How does the tone change at the end of Chapter 9 in A Separate Peace?To whom is the telegram addressed? What is in it?

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dymatsuoka eNotes educator| Certified Educator

At the end of Chapter 9, the tone changes drastically, from light and carefree to ominous. The bulk of the chapter is devoted to describing the fantasy world created by Finny, or, as Gene calls it, "Finny's vision of peace." Finny, who has been rendered physically unfit to participate in the war effort, pretends that there is, in fact, no war at all going on. With his trademark charisma, he manages to convey his nonchalant, carefree attitude to the others, and organizes a Winter Carnival in which a large number of the boys participate, a haven in a time of dark unrest,

"...liberation (they) had torn from the gray encroachments of 1943, the escape (they) had concocted, this afternoon of momentary, illusory, special and separate peace."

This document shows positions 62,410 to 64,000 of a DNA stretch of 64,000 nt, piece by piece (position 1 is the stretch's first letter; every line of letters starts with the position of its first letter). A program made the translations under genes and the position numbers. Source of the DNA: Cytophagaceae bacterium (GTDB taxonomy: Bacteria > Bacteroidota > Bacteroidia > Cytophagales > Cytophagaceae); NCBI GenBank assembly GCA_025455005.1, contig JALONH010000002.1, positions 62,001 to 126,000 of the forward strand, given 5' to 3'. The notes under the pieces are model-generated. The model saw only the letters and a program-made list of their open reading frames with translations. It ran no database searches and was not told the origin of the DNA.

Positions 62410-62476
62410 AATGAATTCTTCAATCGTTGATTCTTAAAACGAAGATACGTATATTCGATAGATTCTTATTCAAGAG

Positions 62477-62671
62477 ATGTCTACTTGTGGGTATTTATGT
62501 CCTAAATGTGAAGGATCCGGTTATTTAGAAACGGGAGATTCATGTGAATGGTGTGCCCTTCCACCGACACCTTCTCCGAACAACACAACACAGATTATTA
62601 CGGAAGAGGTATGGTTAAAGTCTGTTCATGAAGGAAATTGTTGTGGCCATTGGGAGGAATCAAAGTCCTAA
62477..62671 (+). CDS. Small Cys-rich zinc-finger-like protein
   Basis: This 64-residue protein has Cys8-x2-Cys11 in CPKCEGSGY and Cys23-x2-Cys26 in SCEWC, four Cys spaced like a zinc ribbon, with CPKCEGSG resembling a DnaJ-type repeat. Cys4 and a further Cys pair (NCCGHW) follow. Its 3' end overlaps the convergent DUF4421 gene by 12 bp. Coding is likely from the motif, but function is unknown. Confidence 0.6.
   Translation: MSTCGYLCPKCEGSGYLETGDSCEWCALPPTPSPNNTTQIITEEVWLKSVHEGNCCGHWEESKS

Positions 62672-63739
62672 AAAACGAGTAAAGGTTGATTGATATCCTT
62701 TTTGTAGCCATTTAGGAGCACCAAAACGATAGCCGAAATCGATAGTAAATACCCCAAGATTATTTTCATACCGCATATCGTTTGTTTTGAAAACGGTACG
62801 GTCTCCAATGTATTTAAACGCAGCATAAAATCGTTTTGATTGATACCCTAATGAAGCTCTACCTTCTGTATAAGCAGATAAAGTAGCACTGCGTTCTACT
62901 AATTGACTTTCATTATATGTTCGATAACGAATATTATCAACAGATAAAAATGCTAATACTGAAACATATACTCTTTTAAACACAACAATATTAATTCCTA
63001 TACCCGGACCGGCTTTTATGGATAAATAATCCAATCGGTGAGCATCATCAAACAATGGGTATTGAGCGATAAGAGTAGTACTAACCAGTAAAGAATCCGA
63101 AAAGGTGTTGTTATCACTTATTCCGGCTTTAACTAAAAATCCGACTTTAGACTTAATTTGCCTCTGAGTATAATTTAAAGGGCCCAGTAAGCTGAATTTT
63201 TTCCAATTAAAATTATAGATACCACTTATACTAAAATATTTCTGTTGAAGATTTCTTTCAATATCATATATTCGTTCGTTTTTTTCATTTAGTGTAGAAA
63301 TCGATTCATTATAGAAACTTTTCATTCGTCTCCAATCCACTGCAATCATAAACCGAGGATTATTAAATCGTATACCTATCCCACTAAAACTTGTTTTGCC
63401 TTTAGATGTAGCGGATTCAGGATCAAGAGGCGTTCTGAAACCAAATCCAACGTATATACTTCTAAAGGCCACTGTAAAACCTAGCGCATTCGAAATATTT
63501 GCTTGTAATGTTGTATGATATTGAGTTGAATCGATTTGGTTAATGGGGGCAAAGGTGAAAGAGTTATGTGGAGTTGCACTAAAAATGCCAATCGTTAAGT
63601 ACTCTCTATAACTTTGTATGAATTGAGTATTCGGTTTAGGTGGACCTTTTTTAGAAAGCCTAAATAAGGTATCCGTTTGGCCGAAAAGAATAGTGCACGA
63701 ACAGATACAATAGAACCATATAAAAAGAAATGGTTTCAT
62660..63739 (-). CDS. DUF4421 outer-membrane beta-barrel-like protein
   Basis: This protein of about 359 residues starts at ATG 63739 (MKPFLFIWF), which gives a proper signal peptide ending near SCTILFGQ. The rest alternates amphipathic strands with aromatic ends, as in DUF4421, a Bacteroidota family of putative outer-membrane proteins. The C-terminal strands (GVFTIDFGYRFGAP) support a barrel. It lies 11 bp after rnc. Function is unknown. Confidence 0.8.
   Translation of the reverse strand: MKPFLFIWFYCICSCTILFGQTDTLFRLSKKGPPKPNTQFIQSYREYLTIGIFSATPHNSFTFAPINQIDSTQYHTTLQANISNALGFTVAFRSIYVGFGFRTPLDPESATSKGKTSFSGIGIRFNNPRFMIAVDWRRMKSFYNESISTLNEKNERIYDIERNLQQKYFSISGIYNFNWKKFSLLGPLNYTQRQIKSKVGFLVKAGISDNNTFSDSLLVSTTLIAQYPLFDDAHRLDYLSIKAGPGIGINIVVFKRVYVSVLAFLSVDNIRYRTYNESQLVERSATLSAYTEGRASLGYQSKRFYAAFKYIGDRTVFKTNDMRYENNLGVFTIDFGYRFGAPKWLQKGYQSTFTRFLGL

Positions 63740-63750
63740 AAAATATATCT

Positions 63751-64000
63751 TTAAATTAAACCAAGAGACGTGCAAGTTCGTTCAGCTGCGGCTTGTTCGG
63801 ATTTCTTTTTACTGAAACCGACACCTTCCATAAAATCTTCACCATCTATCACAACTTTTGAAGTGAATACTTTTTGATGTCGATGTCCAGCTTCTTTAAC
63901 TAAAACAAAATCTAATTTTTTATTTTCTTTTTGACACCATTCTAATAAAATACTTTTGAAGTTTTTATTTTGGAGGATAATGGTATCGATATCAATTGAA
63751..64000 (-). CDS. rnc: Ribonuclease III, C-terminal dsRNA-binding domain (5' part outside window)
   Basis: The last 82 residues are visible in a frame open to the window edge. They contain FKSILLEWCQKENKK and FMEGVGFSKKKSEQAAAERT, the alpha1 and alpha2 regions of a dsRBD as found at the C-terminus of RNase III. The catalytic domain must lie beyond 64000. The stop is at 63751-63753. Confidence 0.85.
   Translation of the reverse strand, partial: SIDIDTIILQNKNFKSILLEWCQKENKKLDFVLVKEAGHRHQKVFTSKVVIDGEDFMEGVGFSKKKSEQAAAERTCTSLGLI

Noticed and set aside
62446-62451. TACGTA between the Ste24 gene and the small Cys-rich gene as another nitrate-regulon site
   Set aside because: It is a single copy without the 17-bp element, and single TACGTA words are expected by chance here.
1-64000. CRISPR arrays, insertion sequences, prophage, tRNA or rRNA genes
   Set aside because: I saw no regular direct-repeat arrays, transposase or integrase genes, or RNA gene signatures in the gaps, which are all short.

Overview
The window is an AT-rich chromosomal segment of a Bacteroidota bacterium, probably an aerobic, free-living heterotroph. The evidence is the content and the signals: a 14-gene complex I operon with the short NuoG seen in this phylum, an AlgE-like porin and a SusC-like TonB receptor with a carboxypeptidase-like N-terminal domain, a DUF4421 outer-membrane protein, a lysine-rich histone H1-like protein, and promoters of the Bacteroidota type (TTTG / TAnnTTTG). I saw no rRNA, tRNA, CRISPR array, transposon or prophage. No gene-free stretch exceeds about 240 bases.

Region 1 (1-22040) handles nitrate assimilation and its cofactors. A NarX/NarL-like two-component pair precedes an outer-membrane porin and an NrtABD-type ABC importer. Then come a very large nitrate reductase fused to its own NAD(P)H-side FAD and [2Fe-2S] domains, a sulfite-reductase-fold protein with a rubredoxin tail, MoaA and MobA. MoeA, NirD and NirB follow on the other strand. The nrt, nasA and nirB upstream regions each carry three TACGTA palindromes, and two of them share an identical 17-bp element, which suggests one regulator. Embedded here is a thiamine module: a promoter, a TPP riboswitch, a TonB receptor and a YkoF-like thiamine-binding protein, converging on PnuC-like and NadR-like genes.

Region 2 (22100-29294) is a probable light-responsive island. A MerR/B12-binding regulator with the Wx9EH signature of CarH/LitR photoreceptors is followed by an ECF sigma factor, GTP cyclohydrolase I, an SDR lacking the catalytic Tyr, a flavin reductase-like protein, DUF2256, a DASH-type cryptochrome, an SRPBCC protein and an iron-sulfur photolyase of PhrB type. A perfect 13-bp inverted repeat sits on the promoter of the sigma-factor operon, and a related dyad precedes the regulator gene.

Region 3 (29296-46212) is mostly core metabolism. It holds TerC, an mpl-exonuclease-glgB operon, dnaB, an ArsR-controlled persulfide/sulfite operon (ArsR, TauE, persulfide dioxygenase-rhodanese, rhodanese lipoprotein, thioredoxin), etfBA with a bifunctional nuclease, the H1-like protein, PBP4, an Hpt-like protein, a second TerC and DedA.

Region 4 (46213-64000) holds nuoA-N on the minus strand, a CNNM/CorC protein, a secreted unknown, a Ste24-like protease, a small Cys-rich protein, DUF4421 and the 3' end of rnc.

The arrival of the telegram, addressed to Gene and delivered by Brownie Perkins, changes the boisterous atmosphere abruptly, as Finny reads it and his face passes "through all the gradations between uproariousness and shock." The missive is from Leper Lepellier, who has enlisted in the armed forces, and it says that he has "escaped and need(s) help," and that his "safety depends on (Gene) coming at once," to an address that he dare not risk exposing.

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A Separate Peace

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